Be faithful to people

“Pressed to identify his own strengths, Jean Vanier referred to his faithfulness to people, the fact that once he had entered into real personal contact with someone it was rarely something he broke”.[i] When we walk alongside people, get to know them in their strengths and weaknesses, joys and sufferings they are reassured, feel needed and confidence increases, leading to more innovation and overall efficacy. In a large organization the leader may need to strategically invest in division heads and encourage these individuals to do the same with their reports.  Taking the time to do this builds a culture of dialogue and working together in the same direction, towards a shared vision.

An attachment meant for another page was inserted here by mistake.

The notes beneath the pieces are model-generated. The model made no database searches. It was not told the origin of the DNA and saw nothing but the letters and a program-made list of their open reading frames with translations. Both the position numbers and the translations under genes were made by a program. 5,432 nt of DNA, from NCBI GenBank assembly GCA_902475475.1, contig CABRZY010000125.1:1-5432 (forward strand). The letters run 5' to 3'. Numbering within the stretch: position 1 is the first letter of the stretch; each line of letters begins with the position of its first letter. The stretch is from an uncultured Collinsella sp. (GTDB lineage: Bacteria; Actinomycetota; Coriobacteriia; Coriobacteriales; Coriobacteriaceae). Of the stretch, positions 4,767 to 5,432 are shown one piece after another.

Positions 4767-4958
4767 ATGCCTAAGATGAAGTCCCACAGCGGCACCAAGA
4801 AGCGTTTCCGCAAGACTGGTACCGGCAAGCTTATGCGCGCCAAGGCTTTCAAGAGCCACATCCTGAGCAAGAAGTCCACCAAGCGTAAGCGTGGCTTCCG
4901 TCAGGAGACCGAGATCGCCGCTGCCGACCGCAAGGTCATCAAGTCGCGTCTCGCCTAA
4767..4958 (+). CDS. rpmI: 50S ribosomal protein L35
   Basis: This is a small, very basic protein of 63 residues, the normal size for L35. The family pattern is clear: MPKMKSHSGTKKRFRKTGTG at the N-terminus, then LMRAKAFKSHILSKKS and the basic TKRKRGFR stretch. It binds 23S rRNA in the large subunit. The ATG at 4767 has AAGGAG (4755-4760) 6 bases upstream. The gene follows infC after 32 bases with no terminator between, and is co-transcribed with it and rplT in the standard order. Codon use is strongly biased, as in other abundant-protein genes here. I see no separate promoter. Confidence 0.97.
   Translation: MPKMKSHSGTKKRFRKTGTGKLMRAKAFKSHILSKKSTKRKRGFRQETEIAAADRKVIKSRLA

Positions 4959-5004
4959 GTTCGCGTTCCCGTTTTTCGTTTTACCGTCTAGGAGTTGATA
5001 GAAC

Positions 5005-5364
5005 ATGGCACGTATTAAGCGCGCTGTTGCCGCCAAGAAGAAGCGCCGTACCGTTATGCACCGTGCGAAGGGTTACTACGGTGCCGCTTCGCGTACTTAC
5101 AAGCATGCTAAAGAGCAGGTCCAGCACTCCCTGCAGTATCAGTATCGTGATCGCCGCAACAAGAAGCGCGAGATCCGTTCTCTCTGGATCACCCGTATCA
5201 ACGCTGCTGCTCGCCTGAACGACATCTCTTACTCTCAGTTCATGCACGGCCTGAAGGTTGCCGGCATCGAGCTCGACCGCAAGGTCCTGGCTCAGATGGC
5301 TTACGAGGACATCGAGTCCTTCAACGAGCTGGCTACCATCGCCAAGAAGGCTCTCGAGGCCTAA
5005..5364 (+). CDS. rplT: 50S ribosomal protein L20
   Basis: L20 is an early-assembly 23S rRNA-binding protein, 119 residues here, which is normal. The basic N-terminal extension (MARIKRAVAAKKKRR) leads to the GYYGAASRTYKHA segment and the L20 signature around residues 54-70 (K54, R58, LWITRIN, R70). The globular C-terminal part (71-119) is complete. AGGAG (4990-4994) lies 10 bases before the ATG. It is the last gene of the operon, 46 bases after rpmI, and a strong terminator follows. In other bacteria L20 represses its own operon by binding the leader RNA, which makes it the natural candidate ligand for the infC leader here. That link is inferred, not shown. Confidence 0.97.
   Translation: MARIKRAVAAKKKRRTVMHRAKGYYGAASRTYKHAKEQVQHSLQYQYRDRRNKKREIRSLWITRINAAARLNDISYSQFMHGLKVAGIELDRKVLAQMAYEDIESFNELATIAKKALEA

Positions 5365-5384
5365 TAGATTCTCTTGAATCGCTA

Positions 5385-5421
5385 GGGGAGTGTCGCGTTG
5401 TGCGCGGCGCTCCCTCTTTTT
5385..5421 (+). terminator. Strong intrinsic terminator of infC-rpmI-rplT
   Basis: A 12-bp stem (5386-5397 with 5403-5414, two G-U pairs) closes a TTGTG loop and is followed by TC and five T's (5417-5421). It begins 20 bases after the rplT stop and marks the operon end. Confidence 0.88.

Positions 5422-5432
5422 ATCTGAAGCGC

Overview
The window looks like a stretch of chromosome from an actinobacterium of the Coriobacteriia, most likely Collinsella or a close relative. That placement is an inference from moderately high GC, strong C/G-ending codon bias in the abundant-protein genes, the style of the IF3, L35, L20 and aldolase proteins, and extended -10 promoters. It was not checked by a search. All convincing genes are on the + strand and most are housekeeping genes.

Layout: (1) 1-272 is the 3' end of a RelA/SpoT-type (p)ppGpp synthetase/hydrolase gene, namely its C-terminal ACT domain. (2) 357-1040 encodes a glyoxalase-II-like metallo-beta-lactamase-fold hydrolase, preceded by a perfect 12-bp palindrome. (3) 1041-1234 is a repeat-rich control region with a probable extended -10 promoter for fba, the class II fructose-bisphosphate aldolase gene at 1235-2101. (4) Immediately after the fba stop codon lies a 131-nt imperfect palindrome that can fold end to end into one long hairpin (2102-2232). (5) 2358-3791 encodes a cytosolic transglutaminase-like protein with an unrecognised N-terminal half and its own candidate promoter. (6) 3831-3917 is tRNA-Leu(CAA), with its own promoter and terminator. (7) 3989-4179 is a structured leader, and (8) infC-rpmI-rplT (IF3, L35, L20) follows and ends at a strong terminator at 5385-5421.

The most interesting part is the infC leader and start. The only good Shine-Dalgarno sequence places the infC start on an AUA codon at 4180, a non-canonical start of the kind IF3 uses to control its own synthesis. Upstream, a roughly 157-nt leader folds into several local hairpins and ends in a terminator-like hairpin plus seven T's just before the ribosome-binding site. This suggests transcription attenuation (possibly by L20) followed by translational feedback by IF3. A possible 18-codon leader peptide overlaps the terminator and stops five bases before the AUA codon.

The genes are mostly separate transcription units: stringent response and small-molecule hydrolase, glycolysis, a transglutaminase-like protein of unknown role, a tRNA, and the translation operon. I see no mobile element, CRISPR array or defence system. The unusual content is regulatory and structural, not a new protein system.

“Failures are inseparable to a work of this kind, and necessary for our growth”.

Even when there is disagreement, listening to difference can lead to greater understanding, people feeling that they have been heard and overall fewer misunderstandings.  Sometimes disagreement manifests in behaviors such as resistance or stonewalling and the leader is challenged to figure out what is underneath it.  Upon further investigation they may discover a feeling of inadequacy and fear of failure faced with change therefore, it is best for a leader to interpret the thoughts and actions of others with a charitable disposition and suspend judgment until more dialogue can occur.  True community depends on dialogue.